There are also options for specialized print production. Higher end printers like Custom Printing are going to be able to provide these features on request but asking for the same at a general processor will likely end up being a disappointment. Many of the unique services that make a book stand apart either require special machinery or specific skills in application. Bulk processors are far more interested in standardization and low-cost manufacturing, such as newsprint magazines, for example.

Not every book or print product has to be fabricated with basic, rough paper. Coated paper provides a level of professionalism that is comfortable to the touch, looks are created in either matte or gloss finish, and provides a very nice medium for high-impact imagery and similar type visuals. Silk paper in particular really hits home for big production prints and publications such as annual reports and similar. On the other hand, for a high number production, uncoated paper is lower cost, easier to print on, and provides a standard look, a bit similar to newspaper. It’s ideal for high density text and low reliance on graphics.

Other options available are choices between softcovers and hardcover books with paper case, dust jackets and cloth finishes on the spine. The finish is unique, and very high premium production, but it really makes a book stand out as uniquely different from standard print production. Other add-on features include endpapers, which are essentially a layer of glued high stock paper that seals the book to the case structure. Both sides of the book will have these installed, and it provides a higher quality construction that keeps the book together.

Different laminations are possible for covers as well. This approach comes in handy when a user wants the book’s external surface to last longer than a typical dust jacket protection. Laminations are available either in gloss or in matte style (matte being more the industry standard).

Finally, other features that can be included to make a book different from the standard run-of-the-mill production print can also include embossing, inside cover flaps for notes and additional content (i.e., card stock, posters, etc.). A UV protection layer so the outside cover doesn’t fade, banding on the edges of the spine, ribbon placeholders for reading stoppage marking, and gilt finishing on the page edges.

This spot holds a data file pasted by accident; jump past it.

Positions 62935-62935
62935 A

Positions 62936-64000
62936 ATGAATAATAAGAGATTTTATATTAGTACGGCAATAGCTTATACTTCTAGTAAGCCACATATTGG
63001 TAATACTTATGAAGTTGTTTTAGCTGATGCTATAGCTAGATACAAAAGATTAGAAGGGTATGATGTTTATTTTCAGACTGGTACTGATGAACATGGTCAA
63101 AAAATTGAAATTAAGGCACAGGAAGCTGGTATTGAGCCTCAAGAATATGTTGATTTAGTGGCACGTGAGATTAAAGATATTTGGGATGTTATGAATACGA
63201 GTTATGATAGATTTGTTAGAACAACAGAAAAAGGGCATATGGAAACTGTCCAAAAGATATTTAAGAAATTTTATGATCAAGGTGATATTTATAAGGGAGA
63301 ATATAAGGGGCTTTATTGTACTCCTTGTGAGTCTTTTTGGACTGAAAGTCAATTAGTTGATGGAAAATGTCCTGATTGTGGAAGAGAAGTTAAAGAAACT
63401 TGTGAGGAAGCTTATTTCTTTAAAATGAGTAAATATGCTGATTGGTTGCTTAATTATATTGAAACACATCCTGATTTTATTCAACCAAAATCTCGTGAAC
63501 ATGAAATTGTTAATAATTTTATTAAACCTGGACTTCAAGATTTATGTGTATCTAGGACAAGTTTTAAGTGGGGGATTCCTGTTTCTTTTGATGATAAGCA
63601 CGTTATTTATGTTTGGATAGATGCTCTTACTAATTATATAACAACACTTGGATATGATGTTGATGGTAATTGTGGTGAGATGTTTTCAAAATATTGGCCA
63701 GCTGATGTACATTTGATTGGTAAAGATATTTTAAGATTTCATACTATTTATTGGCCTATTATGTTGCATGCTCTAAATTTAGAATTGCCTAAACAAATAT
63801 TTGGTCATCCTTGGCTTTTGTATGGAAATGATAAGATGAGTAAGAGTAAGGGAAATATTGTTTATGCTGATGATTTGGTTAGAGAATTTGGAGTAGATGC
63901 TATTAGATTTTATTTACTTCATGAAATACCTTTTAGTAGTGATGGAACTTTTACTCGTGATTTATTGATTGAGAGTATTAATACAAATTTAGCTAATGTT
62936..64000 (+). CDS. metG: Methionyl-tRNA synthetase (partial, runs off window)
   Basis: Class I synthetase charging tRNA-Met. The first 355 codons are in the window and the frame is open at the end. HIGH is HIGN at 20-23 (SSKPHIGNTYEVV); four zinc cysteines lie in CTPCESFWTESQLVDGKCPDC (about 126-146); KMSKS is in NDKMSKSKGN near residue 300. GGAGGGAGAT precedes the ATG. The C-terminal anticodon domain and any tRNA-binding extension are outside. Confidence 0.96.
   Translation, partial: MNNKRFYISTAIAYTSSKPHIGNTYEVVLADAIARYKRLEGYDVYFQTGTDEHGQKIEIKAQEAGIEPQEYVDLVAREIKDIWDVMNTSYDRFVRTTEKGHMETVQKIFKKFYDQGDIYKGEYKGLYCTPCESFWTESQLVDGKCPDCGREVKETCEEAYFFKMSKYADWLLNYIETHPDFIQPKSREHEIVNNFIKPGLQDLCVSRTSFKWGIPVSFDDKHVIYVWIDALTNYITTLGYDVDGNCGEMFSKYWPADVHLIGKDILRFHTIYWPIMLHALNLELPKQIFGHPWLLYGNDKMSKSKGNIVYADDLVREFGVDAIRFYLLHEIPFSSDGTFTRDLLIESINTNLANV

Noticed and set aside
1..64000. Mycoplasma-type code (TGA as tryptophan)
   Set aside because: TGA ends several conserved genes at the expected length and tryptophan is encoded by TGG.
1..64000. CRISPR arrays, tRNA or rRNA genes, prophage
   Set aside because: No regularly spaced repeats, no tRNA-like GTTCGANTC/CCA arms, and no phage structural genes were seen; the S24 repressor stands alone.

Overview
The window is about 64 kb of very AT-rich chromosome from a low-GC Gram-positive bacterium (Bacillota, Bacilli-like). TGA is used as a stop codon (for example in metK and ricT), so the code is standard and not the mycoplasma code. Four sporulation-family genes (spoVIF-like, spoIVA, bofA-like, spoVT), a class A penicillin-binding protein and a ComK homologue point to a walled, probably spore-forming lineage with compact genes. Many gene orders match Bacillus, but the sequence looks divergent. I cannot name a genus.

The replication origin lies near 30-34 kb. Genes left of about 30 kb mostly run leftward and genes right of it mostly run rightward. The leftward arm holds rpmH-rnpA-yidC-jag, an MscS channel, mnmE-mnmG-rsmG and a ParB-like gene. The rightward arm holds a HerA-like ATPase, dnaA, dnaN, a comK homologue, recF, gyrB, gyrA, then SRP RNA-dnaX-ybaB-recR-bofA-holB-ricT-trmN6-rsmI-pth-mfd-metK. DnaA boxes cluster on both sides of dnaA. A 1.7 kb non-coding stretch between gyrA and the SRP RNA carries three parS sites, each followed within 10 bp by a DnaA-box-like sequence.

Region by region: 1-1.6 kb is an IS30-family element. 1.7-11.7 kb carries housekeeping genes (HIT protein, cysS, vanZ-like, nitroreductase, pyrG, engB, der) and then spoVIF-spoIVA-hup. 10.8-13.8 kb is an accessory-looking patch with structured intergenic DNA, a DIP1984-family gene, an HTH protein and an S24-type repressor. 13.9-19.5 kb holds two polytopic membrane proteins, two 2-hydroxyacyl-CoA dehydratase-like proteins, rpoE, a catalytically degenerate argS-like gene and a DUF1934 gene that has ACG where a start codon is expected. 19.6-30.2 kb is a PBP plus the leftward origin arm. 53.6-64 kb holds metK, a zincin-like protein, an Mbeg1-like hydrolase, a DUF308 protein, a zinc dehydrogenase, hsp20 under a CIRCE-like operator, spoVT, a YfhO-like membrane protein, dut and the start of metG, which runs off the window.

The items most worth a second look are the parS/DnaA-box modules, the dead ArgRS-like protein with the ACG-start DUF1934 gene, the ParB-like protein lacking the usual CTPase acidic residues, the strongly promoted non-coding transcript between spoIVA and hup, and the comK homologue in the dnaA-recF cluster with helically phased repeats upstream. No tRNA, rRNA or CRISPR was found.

In short, lots of possibilities exist. Customers just need to ask what options are available versus just settling for the default packaging.

How Do You Make a Perfect Bound Book the Right Way?

The quality of a book binding doesn’t just settle on the cover alone. An assortment of choices, factors, methods and styles go into the equation to produce a finished book product. Some are more practical than others for certain types of book purposes as well. For example, a manual that is going to be regularly used and referenced probably needs a very forgiving binding that is easy to open and flex. On the other hand, a classical book approach would likely prefer a very tight binding to create a solid book feel when carried or held.

Perfect binding is very different than what a layperson thinks a book binding involves. Most people assume books are just complicated versions of magazine binding. In these cases, a page is really a giant sheet of paper with four pages on the sides. They are then organized to create the magazine in multiples of four. However, in perfect binding, each page is cut and ordered in how they should flow sequentially. Then the side is severed, and the edges are glued together and wrapped in a spine. While this is a traditional form of book binding, it’s not very secure. Eventually, with a lot of opening, the book loses its ability to stay together as the glue deteriorates and pages begin to come loose, falling out.

Alternatively, a modified version of perfect binding hems the pages together so the falling out syndrome doesn’t occur. Instead, the pages are sewn and then glued together into the external cover. This approach holds the pages together far better, and the book can be used far more frequently, opened wider, and not have the risk of pages separating.

Keep in mind, some latitude for the layout needs to be given for how much of the page will be committed to the glue and binding process. That takes up paper real estate. So, the print or content can’t be too close to the edge, otherwise it will be obscured by the very nature of the binding and what is needed to bring the pages together. This should be anticipated in the page layout process and provided for. A proper-sized gutter is a smart way of avoiding the binding conflict problem.